Today, I have put my finger on an answer, or perhaps better phrased, a theory.

The Genderlessness of Men

I submit that in popular culture, men enjoy a sense of 'genderlessness' while women are defined by their femaleness only: that aspect of being a woman that is exclusive to women. Consider that movies with a mostly male cast are for the masses, male and female (Dodgeball, No Country for Old Men, The Usual Suspects, 40-Year Old Virgin) but movies with a mostly female cast are for women only. Name one female-cast movie that you've seen and that you’ve liked, as a man. I can list 10 movies (with all male casts) that I liked, as a woman.

So what gives?

The societal rule seems to be this: Where it can be either a man or woman, make it a man. Where a man won't do, only then, make it a woman. Only then.

As a result, our understanding of women (based on popular culture) has become overly feminized. The parts of us that we women hold common with men has been obscured because we are only portrayed in our role as deviating from men; we are only cast in a movie when a man won't do (i.e. the character is pregnant). As a result, it appears that women are breast feeders and pregnant mothers, sisters, girlfriends, and wives of other (more main) characters. It appears that women care only about their hair and nails, the attraction of males, being a bride, having children, being sexy. Since these are all roles that men can’t play, they are saved for women in movies. What is problematic is not that women play these roles but rather, that they ONLY play these roles. The aspects of being a woman that women could share with men (going away to college, working at the quickie-mart, busting out of jail) disappears, because men always play the uni-sex role, plus male-only roles as well. Hence, there is a much higher demand for male actors, and most movies feature male characters.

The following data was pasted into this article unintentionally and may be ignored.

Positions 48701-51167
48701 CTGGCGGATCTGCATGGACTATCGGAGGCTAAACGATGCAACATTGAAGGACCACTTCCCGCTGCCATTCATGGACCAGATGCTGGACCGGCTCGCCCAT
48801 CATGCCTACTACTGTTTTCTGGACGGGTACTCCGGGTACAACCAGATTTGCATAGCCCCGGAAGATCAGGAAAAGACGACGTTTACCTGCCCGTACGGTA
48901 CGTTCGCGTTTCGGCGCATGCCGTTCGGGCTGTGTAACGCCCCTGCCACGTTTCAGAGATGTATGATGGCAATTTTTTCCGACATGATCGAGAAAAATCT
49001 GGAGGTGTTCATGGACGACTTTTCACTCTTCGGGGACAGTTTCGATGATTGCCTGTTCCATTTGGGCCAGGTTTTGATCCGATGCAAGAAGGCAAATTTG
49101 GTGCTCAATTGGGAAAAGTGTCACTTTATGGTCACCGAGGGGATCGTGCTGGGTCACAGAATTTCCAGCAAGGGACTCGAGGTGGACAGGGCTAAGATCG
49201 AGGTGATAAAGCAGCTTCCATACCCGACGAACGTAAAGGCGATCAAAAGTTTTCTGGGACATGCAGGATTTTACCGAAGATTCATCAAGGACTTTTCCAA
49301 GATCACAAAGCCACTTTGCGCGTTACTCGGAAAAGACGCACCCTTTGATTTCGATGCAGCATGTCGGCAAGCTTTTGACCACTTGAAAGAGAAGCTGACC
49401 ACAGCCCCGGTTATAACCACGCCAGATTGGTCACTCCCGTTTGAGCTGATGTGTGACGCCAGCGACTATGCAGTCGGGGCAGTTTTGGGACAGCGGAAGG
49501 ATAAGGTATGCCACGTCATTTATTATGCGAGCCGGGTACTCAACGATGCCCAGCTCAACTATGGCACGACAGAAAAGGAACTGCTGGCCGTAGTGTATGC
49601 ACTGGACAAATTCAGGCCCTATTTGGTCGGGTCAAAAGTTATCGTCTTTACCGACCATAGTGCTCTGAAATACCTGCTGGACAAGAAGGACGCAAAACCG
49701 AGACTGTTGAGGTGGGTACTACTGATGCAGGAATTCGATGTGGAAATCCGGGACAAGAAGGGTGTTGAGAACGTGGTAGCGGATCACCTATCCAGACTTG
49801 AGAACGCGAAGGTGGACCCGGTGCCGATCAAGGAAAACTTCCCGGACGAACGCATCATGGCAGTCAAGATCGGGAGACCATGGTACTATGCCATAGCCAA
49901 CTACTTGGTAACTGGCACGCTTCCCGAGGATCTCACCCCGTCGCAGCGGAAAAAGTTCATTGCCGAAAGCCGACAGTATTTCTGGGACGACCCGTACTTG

My argument is that this overly ‘feminizes’ women. As a result, men appear generic, associated with those human characteristics common to both men and women, plus male-exclusive characteristics, while women become a niche of only those human characteristics that men don't encompass. And, as a result, it's no surprise that women watch male-lead movies (as women can identify with the uni-sex qualities of the men playing those roles) but men don't watch female-lead movies (as women are never cast in uni-sex roles, so there is nothing for men to identify with).